FOR Mark Twain it was an experience that gave him knowledge, a profession, and an important lesson as well. For a college English professor the experience provided both an example to give to students and one to make a part of his own.
Teaching American literature, I try to encourage young people to want to read; there are times, however, when the writings from another century are something less than exciting for them. Twain is enjoyable, offering enough laughs in his fiction to keep everybody entertained. But many times it's that ``extra'' reading, beyond the usual assignments, that bring the real joy to both prof and student.
Case in point is Twain's account, in ``Life on the Mississippi,'' of his youthful desire to become a riverboat pilot. Now, I never had that desire - and I know of none of my students who dream of such a career; we're located in northeastern Ohio, far from river traffic. But from Twain's account of the experience of first wanting to be identified with the river, then of learning the craft, we both come to an appreciation of something more than just another era, more than just a bit of history. The account becomes a real ``bonus'' for us all.
Twain tells how he was drawn to the beauty of the Mississippi River as a youngster. He describes ``a certain sunset which I witnessed when steamboating was new to me. A broad expanse of river was turned to blood; in the middle distance the red hue brightened into gold, through which a solitary log came floating, black and conspicuous; in one place a long, slanting mark lay sparkling upon the water; in another the surface was broken by tumbling rings, that were as many-tinted as an opal....''
He continues the description: ``...where the ruddy flush was faintest was a smooth spot that was covered with graceful circles and radiating lines ever so delicately traced; the shore on our left was densely wooded, and the somber shadow that fell from this forest was broken in one place by a long, ruffled trail that shone like silver; and high above the forest wall a clean-stemmed dead tree waved a single leafy bough that glowed like a flame in the unobstructed splendor that was flowing from the sun. There were graceful curves, reflected images, woody heights, soft distances; and over the whole scene, far and near, the dissolving lights drifted steadily, enriching it in every passing moment with new marvels of coloring....''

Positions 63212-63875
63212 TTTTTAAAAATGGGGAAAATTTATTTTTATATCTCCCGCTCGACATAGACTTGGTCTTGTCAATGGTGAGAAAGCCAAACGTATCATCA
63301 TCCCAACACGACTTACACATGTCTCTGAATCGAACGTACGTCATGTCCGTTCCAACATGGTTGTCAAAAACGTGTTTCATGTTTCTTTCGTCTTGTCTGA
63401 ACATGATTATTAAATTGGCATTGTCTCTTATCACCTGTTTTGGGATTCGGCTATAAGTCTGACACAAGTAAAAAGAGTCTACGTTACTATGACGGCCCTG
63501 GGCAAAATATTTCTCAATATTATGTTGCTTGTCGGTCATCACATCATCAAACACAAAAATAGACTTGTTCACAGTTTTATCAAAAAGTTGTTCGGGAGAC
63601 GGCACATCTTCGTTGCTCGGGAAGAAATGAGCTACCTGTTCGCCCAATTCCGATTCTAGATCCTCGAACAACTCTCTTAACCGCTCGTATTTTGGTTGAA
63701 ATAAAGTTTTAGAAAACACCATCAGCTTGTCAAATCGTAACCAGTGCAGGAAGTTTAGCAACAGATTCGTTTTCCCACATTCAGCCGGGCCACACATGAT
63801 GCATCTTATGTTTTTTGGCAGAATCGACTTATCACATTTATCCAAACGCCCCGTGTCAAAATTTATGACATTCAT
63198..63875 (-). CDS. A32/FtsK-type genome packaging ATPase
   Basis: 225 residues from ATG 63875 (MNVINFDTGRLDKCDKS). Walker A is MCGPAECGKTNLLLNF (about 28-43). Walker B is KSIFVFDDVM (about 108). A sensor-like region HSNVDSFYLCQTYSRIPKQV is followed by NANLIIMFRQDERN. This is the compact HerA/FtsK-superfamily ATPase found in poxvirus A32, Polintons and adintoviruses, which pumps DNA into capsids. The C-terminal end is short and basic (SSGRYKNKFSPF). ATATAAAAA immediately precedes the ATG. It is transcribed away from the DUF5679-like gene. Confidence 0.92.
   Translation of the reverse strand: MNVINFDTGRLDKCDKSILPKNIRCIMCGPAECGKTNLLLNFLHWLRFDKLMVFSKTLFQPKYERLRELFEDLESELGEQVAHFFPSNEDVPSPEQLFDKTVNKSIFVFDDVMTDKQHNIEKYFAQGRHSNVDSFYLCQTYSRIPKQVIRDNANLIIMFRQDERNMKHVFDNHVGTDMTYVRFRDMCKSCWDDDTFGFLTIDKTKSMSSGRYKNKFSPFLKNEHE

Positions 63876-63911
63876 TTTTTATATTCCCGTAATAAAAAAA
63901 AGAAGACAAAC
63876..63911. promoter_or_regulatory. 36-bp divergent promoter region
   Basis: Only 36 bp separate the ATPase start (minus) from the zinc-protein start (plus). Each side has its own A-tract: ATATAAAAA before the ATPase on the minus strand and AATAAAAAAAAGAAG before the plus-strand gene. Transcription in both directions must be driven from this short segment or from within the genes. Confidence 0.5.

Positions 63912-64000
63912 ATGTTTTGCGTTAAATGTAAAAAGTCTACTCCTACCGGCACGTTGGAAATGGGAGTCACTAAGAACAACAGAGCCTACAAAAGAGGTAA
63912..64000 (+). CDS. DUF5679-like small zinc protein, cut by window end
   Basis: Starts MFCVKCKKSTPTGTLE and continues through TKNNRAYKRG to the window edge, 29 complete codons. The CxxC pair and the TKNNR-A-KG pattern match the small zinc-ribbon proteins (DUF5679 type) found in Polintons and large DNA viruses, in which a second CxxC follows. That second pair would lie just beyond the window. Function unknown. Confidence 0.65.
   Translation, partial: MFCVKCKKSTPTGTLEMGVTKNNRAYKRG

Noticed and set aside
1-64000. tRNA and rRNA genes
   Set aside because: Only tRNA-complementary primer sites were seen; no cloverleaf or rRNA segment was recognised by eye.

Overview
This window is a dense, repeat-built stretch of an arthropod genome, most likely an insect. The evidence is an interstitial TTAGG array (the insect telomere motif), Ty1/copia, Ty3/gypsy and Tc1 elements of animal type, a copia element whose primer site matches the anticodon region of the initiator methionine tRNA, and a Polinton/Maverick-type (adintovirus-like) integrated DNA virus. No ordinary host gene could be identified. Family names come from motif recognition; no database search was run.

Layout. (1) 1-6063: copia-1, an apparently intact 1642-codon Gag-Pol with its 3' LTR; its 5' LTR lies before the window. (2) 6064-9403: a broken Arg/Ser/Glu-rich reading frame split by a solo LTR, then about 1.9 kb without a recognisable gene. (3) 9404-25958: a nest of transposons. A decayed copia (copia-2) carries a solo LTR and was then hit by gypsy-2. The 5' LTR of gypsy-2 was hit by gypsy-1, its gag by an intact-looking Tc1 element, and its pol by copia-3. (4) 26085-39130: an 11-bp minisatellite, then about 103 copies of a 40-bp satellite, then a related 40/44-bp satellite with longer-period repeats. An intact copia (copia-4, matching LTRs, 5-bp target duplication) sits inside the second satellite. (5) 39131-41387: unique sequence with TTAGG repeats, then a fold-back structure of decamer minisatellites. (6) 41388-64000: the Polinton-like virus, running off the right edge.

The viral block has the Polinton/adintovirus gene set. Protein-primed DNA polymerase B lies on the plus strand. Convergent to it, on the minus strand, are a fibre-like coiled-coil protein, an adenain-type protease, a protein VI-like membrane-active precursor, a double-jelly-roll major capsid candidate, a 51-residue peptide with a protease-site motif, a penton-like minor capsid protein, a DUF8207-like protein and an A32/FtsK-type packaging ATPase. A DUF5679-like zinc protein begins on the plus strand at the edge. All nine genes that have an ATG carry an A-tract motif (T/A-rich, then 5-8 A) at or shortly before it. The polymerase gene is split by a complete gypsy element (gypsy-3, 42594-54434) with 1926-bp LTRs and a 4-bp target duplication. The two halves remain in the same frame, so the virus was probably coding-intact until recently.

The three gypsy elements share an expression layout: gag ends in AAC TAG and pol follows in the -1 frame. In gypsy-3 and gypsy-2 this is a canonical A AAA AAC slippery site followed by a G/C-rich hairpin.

Just imagine being on the river each day and being a part of that glorious scene!
That was Twain's goal.
And so he hired on as an apprentice, worked his way up the line of crew, and, at last, became a full-fledged riverboat pilot. The fulfillment of his dream.
And yet, having achieved this, looking back on the experience some years later, Twain was to write of a side effect he had not expected in this fulfillment.
His words explain the circumstance: ``Now when I had mastered the language of this water and had come to know every trifling feature that bordered the great river as familiarly as I knew the letters of the alphabet, I had made a valuable acquisition. But I had lost something, too. ... All the grace, the beauty, the poetry, had gone out of that majestic river!''
And if that beauty of the sunset from his youthful days were to return, Twain said, it would carry only pragmatic significance now - the identical scenes.
He wrote, ``This sun means that we are going to have a wind tomorrow; that floating log means that the river is rising, small thanks to it; that slanting mark on the water refers to a bluff reef which is going to kill somebody's steamboat one of these nights, if it keeps on stretching out like that; those tumbling `boils' show a dissolving bar and a changing channel there; the lines and circles in the slick water over yonder are a warning that troublesome place is shoaling up dangerously; that silver streak in the shadow of the forest is the `break' from a new snag and he has located himself in the very best place he could have found to fish for steamboats; that tall dead tree with a single living branch is not going to last long, and then how is a body going to get through this blind place at night without the friendly old landmark?''
``Now, the romance and the beauty,'' Twain concluded, ``were all gone out of the river. All the value any feature of it had for me now was the amount of usefulness it could furnish toward compassing the safe piloting of a steamboat....''
He had gained the mastery ... and lost the beauty.
Reading this passage, I find myself asking questions: Am I being too caught up in the mechanics of my work? Is it all blackboard and seating chart and syllabus and exam? Have I lost the intrigue - yes, the beauty - of getting to know people, exploring artistic endeavors, sharing insights? All these had attracted me to the classroom years ago.
And students find they sense a renewed desire to make the very best of their happy times on campus. To sense even what might be called the ``beauty'' around them, even in the classroom!
Is it too much to expect that Twain's experience can apply, can provide guidance for every one of us in some way?
I recall that old admonition about taking time to smell the flowers. Floral beauty is all around us and can serve purpose more than some arbitrary planting. Build, progress, reach the potential of wisdom ... but always recognize that very wisdom includes the inherent, quiet beauty around us.
Mark Twain learned - and I'm grateful he shared his experience with us. It's the ``extra'' dividend one gets from reading.